When Sophomore Kayla Riemensperger was not spending hours in the pool during swim season or working on short stories in the classroom, she was working in Richard E. Peeler Art Center to construct a Bench of Positivity.
“The basic concept of the bench is that if you are feeling alone and you don’t have any friends or feel excluded you are supposed to sit on it and someone will sit with you and learn something about you that they wouldn’t know by just passing them on the street,” Riemensperger said.
The purpose of the bench is that if an individual is seen sitting by themselves, one is highly encouraged to go sit with them and talk. The goal of the bench is to serve as a judge-free zone where people can connect on a whole new level.
Riemensperger said she was inspired to do something in response to learning about the biased incidents that took place in Humbert Hall last semester. “I wanted to figure out what I could do to make it [DePauw] a better place,” Riemensperger said.
She was inspired to create the Bench of Positivity after learning that her friend’s younger brother had a similar bench at his school. The Bench of Positivity is a place where students who are struggling to connect with others, and find it difficult to ask for help, can talk with someone willing to offer an ear to listen with, a shoulder to cry on or just a simple hello.
Riemensperger emailed President Mark McCoy asking to help her facilitate an independent art project in September 2016. Enthusiastic about the project, President McCoy directed Riemensperger to Art and Art History Department Professor Lori Miles and Matt Cummings, assistant director of spirituality, service and social justice.
“I just love the idea, because it is a person to just take the initiative to make the world a better place. I love that self starting initiative and I love to see the faculty student interaction to make it happen,” President McCoy said.
Hartman House and the Art History DePartment helped fund Riemensperger’s project.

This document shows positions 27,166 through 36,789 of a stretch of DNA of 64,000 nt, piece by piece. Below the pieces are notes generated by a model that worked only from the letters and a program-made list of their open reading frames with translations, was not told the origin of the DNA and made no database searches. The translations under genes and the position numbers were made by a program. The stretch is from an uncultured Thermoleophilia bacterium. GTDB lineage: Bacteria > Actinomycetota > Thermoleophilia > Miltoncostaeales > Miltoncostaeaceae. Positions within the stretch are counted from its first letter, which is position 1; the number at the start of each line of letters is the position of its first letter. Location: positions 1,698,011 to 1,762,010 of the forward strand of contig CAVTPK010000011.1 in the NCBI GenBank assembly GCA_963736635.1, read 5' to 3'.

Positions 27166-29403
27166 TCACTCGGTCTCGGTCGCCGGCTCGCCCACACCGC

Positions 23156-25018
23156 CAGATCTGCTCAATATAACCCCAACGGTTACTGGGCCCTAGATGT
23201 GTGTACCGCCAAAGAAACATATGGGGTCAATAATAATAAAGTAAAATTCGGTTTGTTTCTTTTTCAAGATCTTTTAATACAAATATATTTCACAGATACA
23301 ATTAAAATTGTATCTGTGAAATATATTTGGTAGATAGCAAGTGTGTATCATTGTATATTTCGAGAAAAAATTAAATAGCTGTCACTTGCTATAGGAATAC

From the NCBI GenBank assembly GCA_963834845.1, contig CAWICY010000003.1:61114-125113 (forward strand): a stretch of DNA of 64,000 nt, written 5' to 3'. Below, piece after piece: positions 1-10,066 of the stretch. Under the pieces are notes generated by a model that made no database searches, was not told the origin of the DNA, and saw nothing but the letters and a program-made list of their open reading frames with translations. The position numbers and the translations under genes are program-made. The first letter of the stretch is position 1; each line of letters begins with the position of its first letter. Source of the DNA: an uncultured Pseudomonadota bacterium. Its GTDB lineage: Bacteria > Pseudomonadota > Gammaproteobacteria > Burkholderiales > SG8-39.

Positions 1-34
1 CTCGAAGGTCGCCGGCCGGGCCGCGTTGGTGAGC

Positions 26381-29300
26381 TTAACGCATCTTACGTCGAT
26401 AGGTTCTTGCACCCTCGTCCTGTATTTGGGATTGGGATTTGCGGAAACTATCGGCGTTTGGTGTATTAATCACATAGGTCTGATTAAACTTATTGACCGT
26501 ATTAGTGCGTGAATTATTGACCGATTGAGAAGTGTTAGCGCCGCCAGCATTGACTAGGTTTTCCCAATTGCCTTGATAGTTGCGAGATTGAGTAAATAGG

“I helped guide her through process of proposing public art for campus and helped her write and propose the project for funding,” Miles said.
The independent art project took the majority of an academic year to complete. On April 13, members of the DePauw community were invited to participate in the finishing stages of Riemensperger’s project by placing a painted handprint on the bench. Riemensperger used her personal social media platforms and word of mouth to encourage members of the DePauw community to decorate the bench in handprints and freehand paint designs.
“I used Instagram, Facebook and Lori [Professor Miles] sent out emails to professors,” Riemensperger said. “The event was on the corner of Hoover and Julian, so it's not like you can really avoid it.”
Rimensperger is happy with the outcome of the project and was excited to get a lot of positive feedback from students, faculty and other members of the DePauw community.
“Everything was on my own time,” Rimensperger said. “It’s nice that you can do these types of things at DePauw.”
Rimensperger had not spent a lot of her time in Peeler prior to this year. Professor Miles helped Rimensperger get acquainted with the art department's facilities and help her facilitate logistics as she used the art studios space to construct the bench and the art department's materials to paint it.
“She was pretty brave to try and bring it forward; it is easier when you are familiar with the facilities or have some familiarity with the professor to start generate new idea, like an independent student idea,” Miles said.
The Positivity Bench project is complete but it has yet to make its official debut on campus grounds. The bench is currently still residing in Peeler but Rimensperger plans on displaying it in Academic Quad or Bowman Park after students return to campus from summer vacation.